Unraveling Cancer Diversity through the Geometry of its Data

Monica Nicolau
Stanford University Medical School

Monica Nicolau, PhD
Department of Microbiology & Immunology/Baxter Lab
Center for Cancer Systems Biology
Stanford School of Medicine
The advent of high throughput omic data is shedding light on a pervasive, fascinating yet difficult characteristic of cancer: the pathology of cancer shows immense diversity, raising a multitude of challenges. Early insights into this aspect of cancer were gained through clustering to identify distinct disease groups in the population. Now more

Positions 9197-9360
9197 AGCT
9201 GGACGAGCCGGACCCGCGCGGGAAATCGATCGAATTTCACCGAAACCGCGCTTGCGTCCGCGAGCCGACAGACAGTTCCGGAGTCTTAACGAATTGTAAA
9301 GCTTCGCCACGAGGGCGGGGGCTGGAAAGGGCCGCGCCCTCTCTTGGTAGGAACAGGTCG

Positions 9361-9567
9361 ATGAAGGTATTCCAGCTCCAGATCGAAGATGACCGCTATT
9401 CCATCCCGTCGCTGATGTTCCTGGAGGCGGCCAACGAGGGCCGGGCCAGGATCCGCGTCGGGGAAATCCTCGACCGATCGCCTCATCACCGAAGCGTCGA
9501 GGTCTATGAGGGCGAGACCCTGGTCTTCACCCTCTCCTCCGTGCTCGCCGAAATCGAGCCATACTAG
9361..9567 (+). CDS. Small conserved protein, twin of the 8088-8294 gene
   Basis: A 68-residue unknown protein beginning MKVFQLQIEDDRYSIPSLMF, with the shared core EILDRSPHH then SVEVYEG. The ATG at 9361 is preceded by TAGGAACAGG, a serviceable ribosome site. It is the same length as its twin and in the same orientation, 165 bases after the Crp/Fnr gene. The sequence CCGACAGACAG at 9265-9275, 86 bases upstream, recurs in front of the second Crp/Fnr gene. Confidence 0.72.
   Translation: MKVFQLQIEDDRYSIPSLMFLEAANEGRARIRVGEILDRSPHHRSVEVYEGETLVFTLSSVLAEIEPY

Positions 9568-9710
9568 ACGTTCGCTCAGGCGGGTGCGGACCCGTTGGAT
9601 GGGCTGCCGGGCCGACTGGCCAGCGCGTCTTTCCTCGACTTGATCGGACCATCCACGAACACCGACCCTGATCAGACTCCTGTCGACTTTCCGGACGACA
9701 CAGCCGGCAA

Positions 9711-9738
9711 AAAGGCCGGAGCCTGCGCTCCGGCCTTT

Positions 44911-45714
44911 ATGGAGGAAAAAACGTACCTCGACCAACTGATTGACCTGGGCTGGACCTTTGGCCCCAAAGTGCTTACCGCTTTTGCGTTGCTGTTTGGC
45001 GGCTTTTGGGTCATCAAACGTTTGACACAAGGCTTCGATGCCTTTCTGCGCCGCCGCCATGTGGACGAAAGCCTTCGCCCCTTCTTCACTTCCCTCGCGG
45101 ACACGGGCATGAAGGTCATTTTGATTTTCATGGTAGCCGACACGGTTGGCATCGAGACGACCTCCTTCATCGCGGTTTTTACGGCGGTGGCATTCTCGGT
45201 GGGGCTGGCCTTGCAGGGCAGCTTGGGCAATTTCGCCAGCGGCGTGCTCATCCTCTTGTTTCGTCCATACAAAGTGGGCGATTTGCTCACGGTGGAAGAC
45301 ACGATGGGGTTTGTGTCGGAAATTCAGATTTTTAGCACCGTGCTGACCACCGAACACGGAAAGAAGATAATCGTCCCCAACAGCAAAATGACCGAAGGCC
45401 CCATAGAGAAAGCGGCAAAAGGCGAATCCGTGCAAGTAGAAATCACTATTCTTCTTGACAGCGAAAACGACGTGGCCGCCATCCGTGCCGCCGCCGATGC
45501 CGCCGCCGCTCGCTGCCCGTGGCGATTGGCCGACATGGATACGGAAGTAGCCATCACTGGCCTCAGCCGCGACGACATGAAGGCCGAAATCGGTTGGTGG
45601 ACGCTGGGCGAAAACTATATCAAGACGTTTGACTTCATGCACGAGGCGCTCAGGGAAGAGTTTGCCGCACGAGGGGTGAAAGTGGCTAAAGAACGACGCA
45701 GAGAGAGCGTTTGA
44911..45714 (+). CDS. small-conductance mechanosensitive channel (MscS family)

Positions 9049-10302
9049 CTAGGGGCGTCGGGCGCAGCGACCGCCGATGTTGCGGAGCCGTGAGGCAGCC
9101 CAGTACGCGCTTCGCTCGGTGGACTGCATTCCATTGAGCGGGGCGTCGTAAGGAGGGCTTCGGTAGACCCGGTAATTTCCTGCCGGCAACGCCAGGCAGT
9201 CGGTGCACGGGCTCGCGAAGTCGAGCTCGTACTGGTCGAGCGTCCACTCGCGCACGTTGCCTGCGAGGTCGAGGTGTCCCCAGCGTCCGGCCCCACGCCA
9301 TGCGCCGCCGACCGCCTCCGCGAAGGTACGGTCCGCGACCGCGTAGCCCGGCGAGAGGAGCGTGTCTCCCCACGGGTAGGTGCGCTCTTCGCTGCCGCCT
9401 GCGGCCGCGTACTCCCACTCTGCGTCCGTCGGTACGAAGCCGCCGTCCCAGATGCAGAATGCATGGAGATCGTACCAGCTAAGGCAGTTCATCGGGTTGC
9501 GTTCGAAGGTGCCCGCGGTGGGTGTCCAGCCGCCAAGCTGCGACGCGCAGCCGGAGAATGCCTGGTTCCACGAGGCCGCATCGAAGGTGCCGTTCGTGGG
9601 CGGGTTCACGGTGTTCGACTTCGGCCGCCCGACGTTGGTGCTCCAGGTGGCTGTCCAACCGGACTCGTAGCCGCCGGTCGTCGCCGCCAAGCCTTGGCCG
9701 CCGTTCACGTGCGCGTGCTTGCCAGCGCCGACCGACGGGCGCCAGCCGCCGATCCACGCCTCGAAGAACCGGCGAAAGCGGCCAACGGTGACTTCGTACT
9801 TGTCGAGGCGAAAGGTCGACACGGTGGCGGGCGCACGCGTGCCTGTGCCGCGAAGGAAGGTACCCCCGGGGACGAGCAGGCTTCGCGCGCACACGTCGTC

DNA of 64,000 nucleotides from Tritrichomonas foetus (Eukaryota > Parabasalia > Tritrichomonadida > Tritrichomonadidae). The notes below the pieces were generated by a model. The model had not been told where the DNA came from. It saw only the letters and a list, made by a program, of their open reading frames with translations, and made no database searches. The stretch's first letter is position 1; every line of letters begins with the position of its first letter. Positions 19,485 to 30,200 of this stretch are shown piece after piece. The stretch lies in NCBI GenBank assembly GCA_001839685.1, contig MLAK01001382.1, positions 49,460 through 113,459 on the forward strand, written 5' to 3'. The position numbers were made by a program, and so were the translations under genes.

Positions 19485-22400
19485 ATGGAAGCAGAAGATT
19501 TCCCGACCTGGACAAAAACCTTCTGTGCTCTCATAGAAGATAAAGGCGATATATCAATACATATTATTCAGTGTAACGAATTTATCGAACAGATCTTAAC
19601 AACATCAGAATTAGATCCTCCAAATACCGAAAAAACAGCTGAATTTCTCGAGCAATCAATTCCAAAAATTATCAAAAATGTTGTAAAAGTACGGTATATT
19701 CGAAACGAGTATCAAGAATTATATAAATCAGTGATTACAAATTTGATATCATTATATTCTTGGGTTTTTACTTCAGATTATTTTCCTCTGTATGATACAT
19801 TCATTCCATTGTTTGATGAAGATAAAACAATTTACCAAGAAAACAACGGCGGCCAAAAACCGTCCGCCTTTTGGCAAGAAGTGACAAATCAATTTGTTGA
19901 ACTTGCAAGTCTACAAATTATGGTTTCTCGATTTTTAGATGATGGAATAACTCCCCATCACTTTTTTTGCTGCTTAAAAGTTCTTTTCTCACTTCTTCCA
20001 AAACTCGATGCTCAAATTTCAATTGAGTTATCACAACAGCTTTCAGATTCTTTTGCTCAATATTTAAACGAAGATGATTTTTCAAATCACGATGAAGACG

sophisticated data analysis methods are beginning to shed light on a wide range of distinctions in cancer types, from gradual disease progressions, to identifying the cells from which tumors originate. I will discuss these aspects of analysis, focusing on the concrete applications to cancer biology of these novel data analysis methods. These
examples include the discovery of a new clinically and biologically coherent breast cancer type with 100% survival, and distinct subgroups of acute myeloid leukemia types based on differences in the extent to which normal hematopoiesis is disrupted by the cancer.

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